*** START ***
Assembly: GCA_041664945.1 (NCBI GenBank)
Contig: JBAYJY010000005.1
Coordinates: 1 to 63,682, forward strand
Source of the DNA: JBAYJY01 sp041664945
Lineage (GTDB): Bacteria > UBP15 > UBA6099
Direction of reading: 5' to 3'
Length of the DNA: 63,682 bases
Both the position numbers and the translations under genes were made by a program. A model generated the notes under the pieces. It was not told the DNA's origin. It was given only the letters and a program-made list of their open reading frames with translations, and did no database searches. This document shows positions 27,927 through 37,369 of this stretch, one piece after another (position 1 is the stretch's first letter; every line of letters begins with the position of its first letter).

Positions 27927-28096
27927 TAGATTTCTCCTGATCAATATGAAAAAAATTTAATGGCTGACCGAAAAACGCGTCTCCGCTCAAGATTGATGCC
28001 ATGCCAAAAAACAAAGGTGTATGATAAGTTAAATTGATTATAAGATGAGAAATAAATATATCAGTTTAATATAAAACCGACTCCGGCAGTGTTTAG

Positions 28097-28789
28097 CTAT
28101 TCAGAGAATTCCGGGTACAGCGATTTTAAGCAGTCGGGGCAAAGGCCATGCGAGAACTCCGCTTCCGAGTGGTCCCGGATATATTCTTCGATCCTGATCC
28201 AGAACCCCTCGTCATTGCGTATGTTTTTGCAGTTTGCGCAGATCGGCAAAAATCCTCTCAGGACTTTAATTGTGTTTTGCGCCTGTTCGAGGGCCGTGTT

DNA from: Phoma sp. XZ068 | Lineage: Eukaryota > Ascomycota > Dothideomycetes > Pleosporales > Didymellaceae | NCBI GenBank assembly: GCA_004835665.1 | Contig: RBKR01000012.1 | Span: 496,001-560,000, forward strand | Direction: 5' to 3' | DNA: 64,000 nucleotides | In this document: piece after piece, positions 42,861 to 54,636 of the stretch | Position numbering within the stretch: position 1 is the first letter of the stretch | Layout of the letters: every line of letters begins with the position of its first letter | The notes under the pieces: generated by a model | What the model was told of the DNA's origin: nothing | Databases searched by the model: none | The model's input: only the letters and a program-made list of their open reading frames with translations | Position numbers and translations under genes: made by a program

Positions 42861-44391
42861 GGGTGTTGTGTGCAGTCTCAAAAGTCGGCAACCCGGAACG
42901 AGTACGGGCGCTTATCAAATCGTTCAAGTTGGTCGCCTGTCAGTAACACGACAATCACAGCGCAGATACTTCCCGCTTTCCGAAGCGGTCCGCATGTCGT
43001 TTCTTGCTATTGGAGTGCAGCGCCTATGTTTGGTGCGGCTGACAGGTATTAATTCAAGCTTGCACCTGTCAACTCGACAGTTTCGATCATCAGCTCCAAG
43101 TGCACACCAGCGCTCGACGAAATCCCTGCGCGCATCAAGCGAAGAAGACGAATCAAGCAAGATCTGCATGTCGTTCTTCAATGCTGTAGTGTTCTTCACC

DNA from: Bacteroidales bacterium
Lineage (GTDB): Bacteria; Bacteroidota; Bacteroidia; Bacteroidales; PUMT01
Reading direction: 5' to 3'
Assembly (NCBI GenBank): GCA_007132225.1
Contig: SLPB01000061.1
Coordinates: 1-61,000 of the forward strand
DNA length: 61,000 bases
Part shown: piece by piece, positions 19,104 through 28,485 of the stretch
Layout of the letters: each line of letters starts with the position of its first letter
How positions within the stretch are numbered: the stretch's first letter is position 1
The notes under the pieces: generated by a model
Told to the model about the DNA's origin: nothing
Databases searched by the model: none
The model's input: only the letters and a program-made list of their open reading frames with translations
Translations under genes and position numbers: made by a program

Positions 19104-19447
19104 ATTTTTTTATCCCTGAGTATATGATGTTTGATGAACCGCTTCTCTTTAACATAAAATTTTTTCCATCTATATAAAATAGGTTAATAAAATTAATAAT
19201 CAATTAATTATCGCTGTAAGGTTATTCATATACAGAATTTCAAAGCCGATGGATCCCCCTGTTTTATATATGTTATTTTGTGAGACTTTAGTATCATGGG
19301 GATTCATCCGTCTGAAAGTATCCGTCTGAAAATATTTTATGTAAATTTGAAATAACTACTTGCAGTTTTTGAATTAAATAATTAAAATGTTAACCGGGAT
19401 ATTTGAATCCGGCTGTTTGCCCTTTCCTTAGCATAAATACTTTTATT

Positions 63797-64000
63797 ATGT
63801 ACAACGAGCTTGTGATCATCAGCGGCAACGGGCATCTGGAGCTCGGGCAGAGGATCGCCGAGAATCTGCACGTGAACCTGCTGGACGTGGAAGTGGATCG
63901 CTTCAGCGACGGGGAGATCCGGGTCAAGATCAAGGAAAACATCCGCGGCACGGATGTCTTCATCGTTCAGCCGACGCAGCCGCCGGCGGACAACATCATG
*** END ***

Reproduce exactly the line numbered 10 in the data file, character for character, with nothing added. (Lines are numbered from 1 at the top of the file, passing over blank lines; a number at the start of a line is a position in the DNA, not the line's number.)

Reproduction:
27927 TAGATTTCTCCTGATCAATATGAAAAAAATTTAATGGCTGACCGAAAAACGCGTCTCCGCTCAAGATTGATGCC